Inhibitors of Perk-dependent Signaling Pathway as a Promising Therapy for Cancer Treatment

Abstract: Currently, cancer constitutes a primary health problem worldwide, since elimination of cancer cells is still inadequate due to insufficient treatment strategy. The newest data has reported that PERK-dependent signaling branches have a significant impact on development and progression of many human diseases including cancer. Hypoxia is the major hallmark of tumour microenvironment, that is strictly associated with rapid cancer progression and induction of metastasis. Low oxygen tension within cancer cells may trigger aggregation of unfolded and misfolded protein within the Endoplasmic Reticulum (ER) lumen and subsequently evoke ER stress condition. As a response to Protein kinase RNA-like endoplasmic reticulum kinase (PERK) oligomerization and trans-autophosphorylation the Unfolded Protein Response (UPR) signaling pathways is activated and regulates their downstream effector such as Eukaryotic Initiation Factor 2 alpha (eIF2α). The eIF2α plays a key role in maintenance of cellular homeostasis via attenuation of global protein synthesis and expression of only selected pro-adaptive genes. Interestingly, UPR has a dual role, since under excessive, long-termed pathological conditions activated PERK contributes to increased translation of CCAAT-enhancer-binding protein homologous protein (CHOP), which may switch on the death signal within cells, that results in apoptotic death of cancer cells. The molecular mechanisms that switch the signal from pro-adaptive into pro-apoptotic is still unknown, but there is an ample of evidence, that utilization of small-molecule PERK inhibitors may lead to the activation of apoptotic cell death and provide an effective elimination of tumour cells. Thereby, potent, highly-selective inhibitors toward PERK may provide a ground-breaking, anti-cancer treatment strategy.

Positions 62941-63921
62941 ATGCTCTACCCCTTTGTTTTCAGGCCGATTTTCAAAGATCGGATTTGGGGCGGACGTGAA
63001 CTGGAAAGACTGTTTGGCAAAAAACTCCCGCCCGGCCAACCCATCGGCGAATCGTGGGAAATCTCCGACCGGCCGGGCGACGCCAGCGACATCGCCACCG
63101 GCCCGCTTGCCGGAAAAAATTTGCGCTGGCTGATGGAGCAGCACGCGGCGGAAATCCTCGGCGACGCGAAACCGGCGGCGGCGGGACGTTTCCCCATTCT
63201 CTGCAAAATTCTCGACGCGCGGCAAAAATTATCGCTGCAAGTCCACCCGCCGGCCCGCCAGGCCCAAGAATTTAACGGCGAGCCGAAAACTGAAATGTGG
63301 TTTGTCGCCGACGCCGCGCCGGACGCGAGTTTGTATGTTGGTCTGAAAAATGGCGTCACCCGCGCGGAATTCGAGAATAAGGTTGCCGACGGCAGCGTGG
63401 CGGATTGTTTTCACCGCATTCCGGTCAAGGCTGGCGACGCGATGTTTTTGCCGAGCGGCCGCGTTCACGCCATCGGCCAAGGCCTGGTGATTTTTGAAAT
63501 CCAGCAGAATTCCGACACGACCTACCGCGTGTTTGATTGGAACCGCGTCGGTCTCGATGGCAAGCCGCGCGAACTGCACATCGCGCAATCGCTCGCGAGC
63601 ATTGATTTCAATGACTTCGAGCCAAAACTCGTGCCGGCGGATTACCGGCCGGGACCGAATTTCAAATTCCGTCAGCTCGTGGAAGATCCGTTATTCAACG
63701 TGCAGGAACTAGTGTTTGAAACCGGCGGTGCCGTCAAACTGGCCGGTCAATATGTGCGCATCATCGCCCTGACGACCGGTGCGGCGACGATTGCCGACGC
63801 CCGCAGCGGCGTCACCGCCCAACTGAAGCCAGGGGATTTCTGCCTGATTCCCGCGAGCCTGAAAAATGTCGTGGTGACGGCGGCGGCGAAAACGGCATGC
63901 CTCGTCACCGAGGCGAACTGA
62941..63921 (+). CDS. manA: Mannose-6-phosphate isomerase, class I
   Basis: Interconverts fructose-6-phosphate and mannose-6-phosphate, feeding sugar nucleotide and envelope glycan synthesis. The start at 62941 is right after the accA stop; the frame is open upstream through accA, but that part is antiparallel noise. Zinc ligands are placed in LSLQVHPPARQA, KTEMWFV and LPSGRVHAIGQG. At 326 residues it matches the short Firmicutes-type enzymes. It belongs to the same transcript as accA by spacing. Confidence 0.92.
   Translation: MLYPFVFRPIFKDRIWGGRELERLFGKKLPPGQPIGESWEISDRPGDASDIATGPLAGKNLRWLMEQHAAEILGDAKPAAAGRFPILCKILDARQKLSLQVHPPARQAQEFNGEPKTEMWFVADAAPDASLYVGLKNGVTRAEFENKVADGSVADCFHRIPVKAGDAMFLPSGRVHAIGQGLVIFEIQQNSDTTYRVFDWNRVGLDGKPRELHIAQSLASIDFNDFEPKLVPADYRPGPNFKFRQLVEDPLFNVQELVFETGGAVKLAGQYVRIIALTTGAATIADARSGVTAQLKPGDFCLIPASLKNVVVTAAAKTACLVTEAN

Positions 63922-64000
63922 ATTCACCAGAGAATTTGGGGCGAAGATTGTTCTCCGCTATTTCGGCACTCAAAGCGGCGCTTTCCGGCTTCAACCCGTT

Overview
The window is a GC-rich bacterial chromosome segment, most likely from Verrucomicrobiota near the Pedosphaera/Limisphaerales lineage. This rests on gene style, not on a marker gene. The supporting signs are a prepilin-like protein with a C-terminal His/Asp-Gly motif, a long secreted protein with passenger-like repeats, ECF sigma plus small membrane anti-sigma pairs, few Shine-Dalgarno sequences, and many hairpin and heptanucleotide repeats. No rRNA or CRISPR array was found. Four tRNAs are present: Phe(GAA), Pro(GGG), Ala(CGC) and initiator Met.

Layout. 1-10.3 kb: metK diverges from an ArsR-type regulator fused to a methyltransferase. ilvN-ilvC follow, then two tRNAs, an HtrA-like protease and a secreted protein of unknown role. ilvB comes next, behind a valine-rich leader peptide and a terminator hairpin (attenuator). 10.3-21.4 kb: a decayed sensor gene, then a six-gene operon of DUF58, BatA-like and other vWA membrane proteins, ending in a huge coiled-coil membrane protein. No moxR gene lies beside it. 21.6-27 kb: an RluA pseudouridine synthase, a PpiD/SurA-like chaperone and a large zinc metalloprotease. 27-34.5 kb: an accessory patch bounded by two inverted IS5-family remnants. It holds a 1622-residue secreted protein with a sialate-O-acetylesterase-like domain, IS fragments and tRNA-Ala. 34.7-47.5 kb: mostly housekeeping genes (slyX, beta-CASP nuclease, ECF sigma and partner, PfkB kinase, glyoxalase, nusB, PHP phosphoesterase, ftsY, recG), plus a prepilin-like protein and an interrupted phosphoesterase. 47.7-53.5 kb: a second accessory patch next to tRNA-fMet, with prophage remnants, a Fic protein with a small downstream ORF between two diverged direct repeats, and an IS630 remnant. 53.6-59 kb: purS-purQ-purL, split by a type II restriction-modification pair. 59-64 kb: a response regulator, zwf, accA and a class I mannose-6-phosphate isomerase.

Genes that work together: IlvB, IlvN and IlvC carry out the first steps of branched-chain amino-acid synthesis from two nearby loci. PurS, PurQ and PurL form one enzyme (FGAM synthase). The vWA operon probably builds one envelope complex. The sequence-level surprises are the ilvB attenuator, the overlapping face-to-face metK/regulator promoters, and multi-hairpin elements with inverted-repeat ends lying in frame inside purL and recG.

Authors:
Adam Wawrzynkiewicz, Wioletta Rozpedek, Dariusz Pytel, Adam Dziki, Lukasz Dziki, Ireneusz Majsterek

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